This different change really shattered my expectations of having a “normal” senior year and pushed me to realize that the world is never going to be the same. It had made me feel worried about the future: How are we going to get through this? What will life be like after this? With all this in mind, I eventually realized that importance of having hope, of trusting that God will guide our world along the right path as long as we trust in Him. And in that realization, I began to muster some optimism about the future. Sure, the pandemic has really limited what we can do, yet I discovered the silver lining within the situation. Going back to school online has allowed me to grow closer to my family. Even though both my parents are serving on the front lines, the ability to see my parents more and talk with them more has given me a sense of peace and happiness despite the adversity of the pandemic.
With all these factors in mind, I feel worried about the future, especially for those who are suffering as a result of this. Yet, I feel hopeful, being at peace in the fact that God is with us, no matter how hard times may be. Although it is hard to see that at times, throughout this pandemic and especially in “returning” to school, I believe God’s presence is as strong as ever.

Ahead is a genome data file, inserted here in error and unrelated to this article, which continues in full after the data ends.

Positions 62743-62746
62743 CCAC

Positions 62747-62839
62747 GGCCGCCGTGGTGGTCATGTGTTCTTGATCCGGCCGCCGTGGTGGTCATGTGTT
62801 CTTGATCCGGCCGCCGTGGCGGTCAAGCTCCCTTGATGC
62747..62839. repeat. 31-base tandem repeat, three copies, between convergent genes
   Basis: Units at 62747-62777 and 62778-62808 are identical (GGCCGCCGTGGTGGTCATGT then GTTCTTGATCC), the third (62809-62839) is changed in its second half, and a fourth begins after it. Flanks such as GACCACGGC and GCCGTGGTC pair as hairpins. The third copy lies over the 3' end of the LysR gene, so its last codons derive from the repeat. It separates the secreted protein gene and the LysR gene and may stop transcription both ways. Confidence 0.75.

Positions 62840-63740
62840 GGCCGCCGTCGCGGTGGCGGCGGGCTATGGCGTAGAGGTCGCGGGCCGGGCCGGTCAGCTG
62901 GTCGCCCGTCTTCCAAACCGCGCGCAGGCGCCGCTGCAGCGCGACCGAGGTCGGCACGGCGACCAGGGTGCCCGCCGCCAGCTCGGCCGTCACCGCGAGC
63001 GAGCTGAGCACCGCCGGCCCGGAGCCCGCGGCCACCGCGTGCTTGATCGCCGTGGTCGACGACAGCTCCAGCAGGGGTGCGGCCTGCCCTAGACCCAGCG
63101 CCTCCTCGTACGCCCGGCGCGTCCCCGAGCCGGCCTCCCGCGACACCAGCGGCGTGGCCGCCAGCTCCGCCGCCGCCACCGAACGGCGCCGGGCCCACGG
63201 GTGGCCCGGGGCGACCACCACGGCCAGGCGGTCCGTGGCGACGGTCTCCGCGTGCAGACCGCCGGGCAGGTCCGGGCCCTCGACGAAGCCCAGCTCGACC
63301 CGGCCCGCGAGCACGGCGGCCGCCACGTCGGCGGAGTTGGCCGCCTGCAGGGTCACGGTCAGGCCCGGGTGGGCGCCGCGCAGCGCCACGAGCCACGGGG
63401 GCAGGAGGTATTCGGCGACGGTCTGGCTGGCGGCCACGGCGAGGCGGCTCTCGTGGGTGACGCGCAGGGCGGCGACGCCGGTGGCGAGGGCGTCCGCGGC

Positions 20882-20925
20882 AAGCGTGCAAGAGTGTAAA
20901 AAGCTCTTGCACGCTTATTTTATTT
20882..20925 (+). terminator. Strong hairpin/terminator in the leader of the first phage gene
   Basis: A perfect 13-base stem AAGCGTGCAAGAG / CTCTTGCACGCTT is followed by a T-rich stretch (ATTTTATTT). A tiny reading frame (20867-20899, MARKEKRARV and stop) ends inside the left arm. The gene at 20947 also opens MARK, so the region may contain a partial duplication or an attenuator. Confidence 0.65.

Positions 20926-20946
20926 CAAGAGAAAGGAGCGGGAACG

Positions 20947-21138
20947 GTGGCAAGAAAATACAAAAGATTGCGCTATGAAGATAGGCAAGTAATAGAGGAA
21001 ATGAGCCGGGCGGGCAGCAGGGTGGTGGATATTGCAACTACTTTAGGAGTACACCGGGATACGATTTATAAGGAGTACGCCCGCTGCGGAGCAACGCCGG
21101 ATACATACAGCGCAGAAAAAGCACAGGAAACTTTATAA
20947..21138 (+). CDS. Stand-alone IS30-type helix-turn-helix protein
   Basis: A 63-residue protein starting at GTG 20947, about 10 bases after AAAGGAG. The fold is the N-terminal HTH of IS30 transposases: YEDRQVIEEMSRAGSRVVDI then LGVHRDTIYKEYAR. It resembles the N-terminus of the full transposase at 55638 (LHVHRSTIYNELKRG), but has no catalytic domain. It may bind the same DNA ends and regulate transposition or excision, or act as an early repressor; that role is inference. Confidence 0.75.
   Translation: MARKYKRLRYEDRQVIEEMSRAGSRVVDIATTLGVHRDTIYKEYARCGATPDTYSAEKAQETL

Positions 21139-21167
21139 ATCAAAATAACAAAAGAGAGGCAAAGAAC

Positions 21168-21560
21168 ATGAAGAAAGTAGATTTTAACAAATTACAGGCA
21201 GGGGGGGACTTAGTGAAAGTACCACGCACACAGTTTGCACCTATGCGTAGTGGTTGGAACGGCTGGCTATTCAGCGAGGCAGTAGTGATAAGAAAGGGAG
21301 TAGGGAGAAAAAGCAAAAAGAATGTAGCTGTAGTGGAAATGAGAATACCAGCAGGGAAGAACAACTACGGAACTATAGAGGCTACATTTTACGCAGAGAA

Returning to School: Nick, 18, Bellarmine College Preparatory, USA
As a senior, not being at school in person is quite unwelcome. Senior year is supposed to be the accumulation of your growth in high school and it is unfortunate that the climax of my teenage years is a worldwide pandemic. However, I am also greatly appreciative of online school because I can still have a senior year experience, no matter how unordinary and crazy this one might be. It serves as a reminder to be humble and understand that you still have, whatever that may be, while others’ homes and lives are being uprooted by fires and disease.
Online school also reminds me to stop thinking so selfishly and to empathize with those in worse positions. In a world where so many are always focused on themselves and how their investments may grow and whether they get those sweet new rims, a wake-up call to be humble should always be welcome. With that said, being humble should not prevent anyone from sharing their emotions because there is no competition of who has it worse, who’s struggle is the most damaging. Pain is pain and anyone with any problem, even those selfless enough to risk their lives to stop a fire or treat sick in a hospital, should share it.
Returning to School: Parker, 17, Bellarmine College Preparatory, USA